As regards the Jewish question, people ask if what we do is Christian and humane. I ask that too: is it Christian if the Slovaks want to rid themselves of their eternal enemies the Jews? Love for oneself is God's command, and this love makes it imperative for me to remove anything harming me. [13]

Today, however, the Church is busily whitewashing Slovakia’s pious fascist past. Cardinal Korec has stated that Tiso opposed the establishment of a Nazi-dominated Slovak state and never signed a single death sentence. [14] What he fails to mention is that Monsignor Tiso simply let the Germans do the job. In fact, he even paid Germany for the deportations making his government the only one in World War II to do so – 500 Reichmark for every Jew shipped off in the cattle cars.

A young Slovak Jew describes his moment of truth on the journey to the Auschwitz extermination camp:

…Up and down the train the officers began to shout: ‘All men between sixteen and forty-five out!’ At first nobody moved because they could not believe their ears. This was against the rules, contrary to the principles which Monsignor Tiso, President of Slovakia, had expounded over and over again. In the newspapers, on the radio, he had never tired of saying: ‘It is a basic principle of the Christian faith that families should not be separated. That principle will be observed when the Jews are sent to their new settlements’. [15]

The men were herded out of the car and as their mothers, wives and daughters stretched their arms through the narrow barred windows, the men tried to spring forward for one last touch. But the guards beat them back and they beat the women's hands, too. As the train slowly moved away and the young man heard the anguished cries of women and children, whose wrists were bruised and broken, he finally realised that they had been betrayed.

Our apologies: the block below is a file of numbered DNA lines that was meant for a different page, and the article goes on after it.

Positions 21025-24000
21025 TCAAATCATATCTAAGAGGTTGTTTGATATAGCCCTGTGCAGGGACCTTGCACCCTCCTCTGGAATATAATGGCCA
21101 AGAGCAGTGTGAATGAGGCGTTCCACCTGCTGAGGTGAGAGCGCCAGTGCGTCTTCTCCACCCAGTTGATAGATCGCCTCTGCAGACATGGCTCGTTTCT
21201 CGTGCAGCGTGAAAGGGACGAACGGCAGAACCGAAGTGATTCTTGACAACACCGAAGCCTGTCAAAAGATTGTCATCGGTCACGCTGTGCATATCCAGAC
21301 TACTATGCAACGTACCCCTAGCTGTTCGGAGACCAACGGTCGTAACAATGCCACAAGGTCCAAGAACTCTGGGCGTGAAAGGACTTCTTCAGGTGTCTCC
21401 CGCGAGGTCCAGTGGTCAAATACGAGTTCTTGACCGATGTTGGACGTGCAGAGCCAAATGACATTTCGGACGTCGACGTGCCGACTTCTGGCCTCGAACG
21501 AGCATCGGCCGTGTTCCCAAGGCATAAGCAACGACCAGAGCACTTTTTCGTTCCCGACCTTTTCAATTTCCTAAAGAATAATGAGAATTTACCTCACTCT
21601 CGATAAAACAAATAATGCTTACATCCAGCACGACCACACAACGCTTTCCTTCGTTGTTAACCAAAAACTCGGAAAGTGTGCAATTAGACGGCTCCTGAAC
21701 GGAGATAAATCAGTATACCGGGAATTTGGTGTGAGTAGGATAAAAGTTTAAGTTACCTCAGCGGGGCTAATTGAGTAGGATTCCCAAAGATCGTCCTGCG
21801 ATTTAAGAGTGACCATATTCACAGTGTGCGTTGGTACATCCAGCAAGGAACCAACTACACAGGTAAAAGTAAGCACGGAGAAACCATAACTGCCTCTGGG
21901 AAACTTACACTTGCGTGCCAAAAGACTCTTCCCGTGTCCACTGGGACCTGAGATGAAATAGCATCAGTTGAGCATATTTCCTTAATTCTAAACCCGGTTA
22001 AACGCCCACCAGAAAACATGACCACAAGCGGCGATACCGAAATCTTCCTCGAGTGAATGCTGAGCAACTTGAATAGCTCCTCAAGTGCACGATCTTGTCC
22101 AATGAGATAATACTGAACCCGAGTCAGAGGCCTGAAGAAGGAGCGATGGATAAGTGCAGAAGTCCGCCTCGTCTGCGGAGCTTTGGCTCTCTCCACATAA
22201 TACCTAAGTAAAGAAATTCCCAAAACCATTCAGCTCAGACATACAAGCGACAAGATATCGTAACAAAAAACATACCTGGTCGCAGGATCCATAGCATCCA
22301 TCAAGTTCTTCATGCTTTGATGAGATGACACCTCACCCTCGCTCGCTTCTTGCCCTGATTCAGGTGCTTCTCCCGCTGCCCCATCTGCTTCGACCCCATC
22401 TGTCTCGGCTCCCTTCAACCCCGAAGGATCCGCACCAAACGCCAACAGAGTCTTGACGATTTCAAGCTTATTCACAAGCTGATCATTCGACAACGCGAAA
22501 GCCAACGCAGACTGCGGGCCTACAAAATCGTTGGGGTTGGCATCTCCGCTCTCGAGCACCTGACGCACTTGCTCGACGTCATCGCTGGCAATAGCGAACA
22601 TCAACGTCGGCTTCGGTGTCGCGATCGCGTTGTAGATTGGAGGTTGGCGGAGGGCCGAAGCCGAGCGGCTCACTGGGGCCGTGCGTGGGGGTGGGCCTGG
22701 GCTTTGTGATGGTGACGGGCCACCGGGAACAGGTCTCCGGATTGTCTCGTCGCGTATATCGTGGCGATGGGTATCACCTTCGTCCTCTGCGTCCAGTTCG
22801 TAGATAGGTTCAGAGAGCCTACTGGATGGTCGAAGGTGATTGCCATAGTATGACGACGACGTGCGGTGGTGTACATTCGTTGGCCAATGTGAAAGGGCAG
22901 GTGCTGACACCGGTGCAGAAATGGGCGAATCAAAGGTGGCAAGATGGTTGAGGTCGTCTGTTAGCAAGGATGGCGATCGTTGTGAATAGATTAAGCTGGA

In Germany, even if the churches had a sorry record of endorsing the Nazi government, at least they did not form it. Therefore, at war’s end they quickly realigned themselves with the victors – and whitewashed their record. In Slovakia however, the Church cannot even attempt to dissociate itself from the Fascist wartime state since priests were in firm control of the country at all levels. The Church must fall back on the excuse that, although they wielded power, they were pawns of the Germans and that therefore their hands are not stained with the blood of all those whom they were – so sadly – obliged to hand over. [16] In fact, a revisionist Slovakian historian has gone so far as to declare that Tiso dared to do something the like of which “no other statesman in Europe dared – he saved Jews, not liquidated them”. [17] Even Tiso’s execution at the war’s end as a traitor and war criminal has been given a nationalistic and religious gloss. He is increasingly being portrayed “as the saviour of the Slovak nation during World War II and a martyr for Slovak independence”. [18]